Julian Sanchez notes this absurd post at The Corner about the Supreme Court’s refusal to review a decision of the Sixth Circuit ruling that the ACLU lacked standing to sue the NSA over the president’s warrantless wiretapping program. Andy McCarthy thinks that…
This underscores that the President had constitutional authority to order warrantless surveillance; that the cooperating telecoms were not only being patriotic but exercising sound judgment when they complied with requests for assistance; and that the House Democrats are acting reprehensibly by refusing to consider the intelligence reform bill passed overwhelmingly in the Senate.
Julian is right to call this an insane non sequitur. The amazing thing is the number of levels on which it’s nonsensical. Let me see if I can count them.
In the first place, the Supreme Court gets thousands of appeals every year, and only accepts a few dozen of them. So the Supreme Court declining to hear a case, in and of itself, tells us absolutely nothing about the merits of the case. It simply suggests that the justices had other cases they were more interested in hearing.
Second, the Sixth Circuit decision the Supreme Court allowed to stand didn’t address the merits of the ACLU’s lawsuit—i.e. the legality of the so-called Terrorist Surveillance Program—either. Rather, the Sixth Circuit held that because the plaintiffs couldn’t prove that they personally had been spied upon, they lacked standing to bring the lawsuit. This has absolutely nothing to do with whether the program is legal or constitutional.
Third, the telecoms were not a party to this lawsuit at all, so I’m baffled as to how it could have any implications for whether what they did was legal. The legality of the program and the legality of the telecoms’ participation in it are distinct questions. One could perfectly well argue that the program was legal but the telecoms’ participation in it was not, or vice versa. So the fact that a lawsuit against the government failed tells us nothing about whether the lawsuits against the telecoms will succeed.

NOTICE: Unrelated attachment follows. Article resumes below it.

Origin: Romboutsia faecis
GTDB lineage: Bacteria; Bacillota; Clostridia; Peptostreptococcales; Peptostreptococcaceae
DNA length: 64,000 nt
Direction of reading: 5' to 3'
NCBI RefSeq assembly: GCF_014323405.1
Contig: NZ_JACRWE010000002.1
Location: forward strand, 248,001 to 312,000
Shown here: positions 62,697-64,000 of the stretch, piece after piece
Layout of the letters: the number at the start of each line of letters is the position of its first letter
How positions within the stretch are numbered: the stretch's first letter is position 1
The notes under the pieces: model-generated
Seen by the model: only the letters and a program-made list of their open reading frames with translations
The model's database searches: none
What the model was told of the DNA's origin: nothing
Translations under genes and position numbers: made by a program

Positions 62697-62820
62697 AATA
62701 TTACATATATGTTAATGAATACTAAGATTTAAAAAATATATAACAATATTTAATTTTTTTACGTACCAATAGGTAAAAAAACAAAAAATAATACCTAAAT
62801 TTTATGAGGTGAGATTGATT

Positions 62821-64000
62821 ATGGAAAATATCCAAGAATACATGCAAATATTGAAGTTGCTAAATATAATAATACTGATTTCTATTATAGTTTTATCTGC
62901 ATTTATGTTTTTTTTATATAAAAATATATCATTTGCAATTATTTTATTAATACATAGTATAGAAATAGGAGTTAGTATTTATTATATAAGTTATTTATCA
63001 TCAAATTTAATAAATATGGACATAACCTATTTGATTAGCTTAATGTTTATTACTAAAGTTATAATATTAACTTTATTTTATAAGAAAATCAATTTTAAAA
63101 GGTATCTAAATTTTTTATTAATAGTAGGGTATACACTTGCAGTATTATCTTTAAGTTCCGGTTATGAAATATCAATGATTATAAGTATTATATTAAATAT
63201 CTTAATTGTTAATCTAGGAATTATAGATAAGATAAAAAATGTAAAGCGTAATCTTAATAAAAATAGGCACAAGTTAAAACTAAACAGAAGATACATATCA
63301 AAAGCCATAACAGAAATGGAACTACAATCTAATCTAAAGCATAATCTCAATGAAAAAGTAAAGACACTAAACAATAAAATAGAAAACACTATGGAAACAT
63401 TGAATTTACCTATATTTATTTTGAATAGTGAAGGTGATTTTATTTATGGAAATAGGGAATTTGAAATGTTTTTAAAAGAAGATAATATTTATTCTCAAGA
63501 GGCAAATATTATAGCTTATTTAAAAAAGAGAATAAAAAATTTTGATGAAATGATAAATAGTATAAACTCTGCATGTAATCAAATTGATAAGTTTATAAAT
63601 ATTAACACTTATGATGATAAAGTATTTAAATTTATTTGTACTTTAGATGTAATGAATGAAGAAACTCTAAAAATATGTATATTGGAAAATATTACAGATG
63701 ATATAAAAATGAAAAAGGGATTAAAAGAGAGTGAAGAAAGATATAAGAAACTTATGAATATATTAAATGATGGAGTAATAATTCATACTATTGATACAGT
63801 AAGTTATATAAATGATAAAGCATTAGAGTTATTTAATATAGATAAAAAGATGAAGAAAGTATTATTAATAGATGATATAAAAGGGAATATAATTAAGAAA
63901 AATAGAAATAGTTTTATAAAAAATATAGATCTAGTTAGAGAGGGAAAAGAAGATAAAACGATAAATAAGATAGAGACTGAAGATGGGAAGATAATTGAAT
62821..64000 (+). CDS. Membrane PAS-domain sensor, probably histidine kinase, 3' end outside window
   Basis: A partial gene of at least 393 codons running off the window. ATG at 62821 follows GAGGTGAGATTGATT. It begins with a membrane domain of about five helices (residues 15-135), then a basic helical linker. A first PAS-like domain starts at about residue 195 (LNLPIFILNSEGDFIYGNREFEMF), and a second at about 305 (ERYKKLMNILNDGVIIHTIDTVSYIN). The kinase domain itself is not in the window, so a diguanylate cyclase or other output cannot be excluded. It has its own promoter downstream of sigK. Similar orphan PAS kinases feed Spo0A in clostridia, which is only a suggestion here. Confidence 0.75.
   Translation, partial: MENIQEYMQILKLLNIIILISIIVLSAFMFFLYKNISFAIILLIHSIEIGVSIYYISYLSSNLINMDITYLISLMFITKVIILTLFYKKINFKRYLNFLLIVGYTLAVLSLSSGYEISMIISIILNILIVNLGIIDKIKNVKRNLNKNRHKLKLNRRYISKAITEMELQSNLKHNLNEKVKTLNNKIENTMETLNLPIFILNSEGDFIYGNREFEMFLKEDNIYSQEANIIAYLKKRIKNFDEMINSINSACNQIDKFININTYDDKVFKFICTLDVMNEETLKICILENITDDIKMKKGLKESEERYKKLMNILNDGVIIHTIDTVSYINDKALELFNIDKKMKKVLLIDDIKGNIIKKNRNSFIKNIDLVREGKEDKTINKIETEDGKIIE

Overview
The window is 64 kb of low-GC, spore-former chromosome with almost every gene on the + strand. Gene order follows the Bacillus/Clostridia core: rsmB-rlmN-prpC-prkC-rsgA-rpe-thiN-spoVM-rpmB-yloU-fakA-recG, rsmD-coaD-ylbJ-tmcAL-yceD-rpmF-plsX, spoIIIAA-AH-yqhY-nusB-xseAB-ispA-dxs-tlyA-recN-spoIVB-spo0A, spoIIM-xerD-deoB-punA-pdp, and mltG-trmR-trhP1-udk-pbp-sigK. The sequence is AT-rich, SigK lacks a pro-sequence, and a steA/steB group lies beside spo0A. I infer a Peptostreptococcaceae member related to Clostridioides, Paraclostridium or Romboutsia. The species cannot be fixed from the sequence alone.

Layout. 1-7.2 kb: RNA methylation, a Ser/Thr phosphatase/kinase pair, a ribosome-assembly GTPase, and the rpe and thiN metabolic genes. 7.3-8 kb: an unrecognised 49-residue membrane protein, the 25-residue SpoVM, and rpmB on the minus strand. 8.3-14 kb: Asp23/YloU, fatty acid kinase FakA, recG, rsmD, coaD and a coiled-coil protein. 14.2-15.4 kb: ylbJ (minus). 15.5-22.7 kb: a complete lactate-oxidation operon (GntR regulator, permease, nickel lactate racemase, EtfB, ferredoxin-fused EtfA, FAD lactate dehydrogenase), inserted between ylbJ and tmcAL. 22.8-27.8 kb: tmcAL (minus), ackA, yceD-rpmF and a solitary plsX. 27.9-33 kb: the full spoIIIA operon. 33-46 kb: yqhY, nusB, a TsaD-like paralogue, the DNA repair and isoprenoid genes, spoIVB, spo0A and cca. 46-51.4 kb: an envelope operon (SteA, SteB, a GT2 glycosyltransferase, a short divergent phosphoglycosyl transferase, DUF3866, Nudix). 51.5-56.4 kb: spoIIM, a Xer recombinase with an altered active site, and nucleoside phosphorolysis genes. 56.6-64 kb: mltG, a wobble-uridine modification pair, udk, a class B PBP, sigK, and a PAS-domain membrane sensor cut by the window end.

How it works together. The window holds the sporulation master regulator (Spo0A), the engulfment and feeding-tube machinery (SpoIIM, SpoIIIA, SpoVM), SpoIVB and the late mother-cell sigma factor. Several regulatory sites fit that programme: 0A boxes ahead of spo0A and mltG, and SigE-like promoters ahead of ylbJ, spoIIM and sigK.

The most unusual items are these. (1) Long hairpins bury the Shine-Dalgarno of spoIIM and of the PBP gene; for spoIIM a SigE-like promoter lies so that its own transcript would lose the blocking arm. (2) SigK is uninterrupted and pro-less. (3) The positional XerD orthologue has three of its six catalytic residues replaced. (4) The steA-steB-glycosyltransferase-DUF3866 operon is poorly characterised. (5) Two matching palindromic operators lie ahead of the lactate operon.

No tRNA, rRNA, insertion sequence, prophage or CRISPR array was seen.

Fourth, the lawsuits that have been filed against the telecoms are different in important respects from this decision. The EFF suit against AT&T, for example, is based on specific evidence that AT&T is diverting traffic from its fiber-optic network into a secret room controlled by the NSA. This is the kind of concrete evidence that was missing from the ACLU v. NSA case.
Finally, and most obviously, none of this has anything to do with the merits of the competing House and Senate FISA reform bills, or with any ulterior motives Democrats might have. And indeed, if McCarthy is right that all of the lawsuits are groundless, then it’s a little bit of a mystery why he’s so anxious for telecom immunity. If the telecoms didn’t break the law, or if the law they broke was unconstitutional, then they should be able to make that argument in court. It’s only if their arguments aren’t likely to stand up in court that immunity becomes important.